October 23, 2002




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The teacher's story
Anthony Pebbles says he was busted for trying to videotape the arrests

ANTHONY PEBBLES BEGAN the morning of Oct. 11 thinking about a lesson plan for his literature students at Thurgood Marshall Academic High School.

A few hours later, after a student conflict, a fight, and a police response that saw more than 60 officers arrive at Marshall, some with clubs and riot gear, the 29-year-old teacher was under arrest, facing charges of battery on an officer, interfering with an arrest, and suspicion of inciting a riot.

The legal mess began when Pebbles was in his classroom, looking out the window after hearing a commotion down the hallway.

"I went outside, and I saw all of these police with students handcuffed, and I wanted to know what was going on," Pebbles told me after the incident. "I walked into the [main] office, and I then saw a girl student thrown out of the door by the police, face first."

He said when he tried to find out what was happening, he was pushed back by police officers.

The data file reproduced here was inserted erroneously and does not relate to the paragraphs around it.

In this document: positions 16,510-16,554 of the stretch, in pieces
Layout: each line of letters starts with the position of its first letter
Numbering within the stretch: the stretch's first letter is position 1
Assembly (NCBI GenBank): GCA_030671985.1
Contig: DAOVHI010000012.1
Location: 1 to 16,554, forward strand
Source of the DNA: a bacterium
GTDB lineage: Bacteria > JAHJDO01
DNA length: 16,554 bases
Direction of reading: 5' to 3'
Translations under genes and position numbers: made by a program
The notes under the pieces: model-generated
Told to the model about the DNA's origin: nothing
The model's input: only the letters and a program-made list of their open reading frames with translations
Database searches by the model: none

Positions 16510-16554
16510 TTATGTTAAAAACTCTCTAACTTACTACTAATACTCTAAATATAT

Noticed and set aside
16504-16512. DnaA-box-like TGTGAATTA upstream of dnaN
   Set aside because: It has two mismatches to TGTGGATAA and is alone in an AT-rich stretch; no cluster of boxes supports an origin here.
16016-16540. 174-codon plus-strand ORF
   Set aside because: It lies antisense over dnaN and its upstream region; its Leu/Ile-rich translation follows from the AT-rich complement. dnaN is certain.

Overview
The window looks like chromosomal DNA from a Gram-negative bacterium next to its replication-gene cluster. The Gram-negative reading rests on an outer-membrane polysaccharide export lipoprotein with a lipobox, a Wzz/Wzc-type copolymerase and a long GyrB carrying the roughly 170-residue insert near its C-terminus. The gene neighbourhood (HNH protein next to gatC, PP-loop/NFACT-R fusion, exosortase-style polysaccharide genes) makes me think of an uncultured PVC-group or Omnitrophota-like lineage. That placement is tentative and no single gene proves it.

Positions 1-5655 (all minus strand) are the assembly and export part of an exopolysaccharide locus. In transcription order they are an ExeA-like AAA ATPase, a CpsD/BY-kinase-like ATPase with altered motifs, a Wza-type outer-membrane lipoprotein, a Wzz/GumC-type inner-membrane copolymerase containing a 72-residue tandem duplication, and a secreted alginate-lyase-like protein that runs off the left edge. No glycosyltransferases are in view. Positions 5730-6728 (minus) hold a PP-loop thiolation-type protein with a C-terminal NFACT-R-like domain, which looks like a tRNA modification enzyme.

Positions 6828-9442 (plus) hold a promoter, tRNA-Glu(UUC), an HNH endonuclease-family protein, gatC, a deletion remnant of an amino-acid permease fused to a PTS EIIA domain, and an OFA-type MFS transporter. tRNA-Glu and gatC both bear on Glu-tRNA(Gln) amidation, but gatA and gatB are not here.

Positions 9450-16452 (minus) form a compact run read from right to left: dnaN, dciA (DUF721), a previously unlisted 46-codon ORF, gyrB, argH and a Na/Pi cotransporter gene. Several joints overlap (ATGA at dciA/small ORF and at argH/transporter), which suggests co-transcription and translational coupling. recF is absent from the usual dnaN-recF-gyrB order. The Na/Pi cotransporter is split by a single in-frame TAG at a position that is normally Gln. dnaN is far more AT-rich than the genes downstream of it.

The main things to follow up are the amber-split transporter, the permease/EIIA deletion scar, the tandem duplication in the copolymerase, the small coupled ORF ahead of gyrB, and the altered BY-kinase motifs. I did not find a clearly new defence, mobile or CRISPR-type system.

"An officer asked someone, "Who the fuck is this?' " Pebbles recalled. "I was told to get the fuck out of there [the office]."

Pebbles went back to his classroom to get a video recorder, then returned to the office and began videotaping as police arrested students. He quickly found himself under arrest, too.

"When I begin videotaping the incident, I was arrested for supposedly hitting a cop and inciting a riot," Pebbles said.

Jeff Adachi, Pebbles's attorney, said the charges against his client are "ridiculous."

"I have looked at the police report, and I am confident that when the investigation is complete, the charges will be dismissed," he said.

Captain Michael Puccinelli told the San Francisco Chronicle that Pebbles was inciting violence. "He was saying the police were wrong. He certainly didn't act like a responsible faculty member," the captain was quoted as saying.

Adachi said Pebbles's actions were motivated by his concern for the students.

"His actions were to document what was happening," Adachi said. "He saw his students being arrested, brutalized, and being handcuffed."

Pebbles is on administrative leave pending an investigation by the school district. His arraignment has been set for Nov. 15, and the police are holding his videotape as evidence.

"The tape has not been released yet, but I am anxious to view this," Adachi said. "If they decide to file the case, we will get a copy of it."

Pebbles has no doubt what the ultimate verdict is: "'The police handled this situation ridiculously."

Lee Hubbard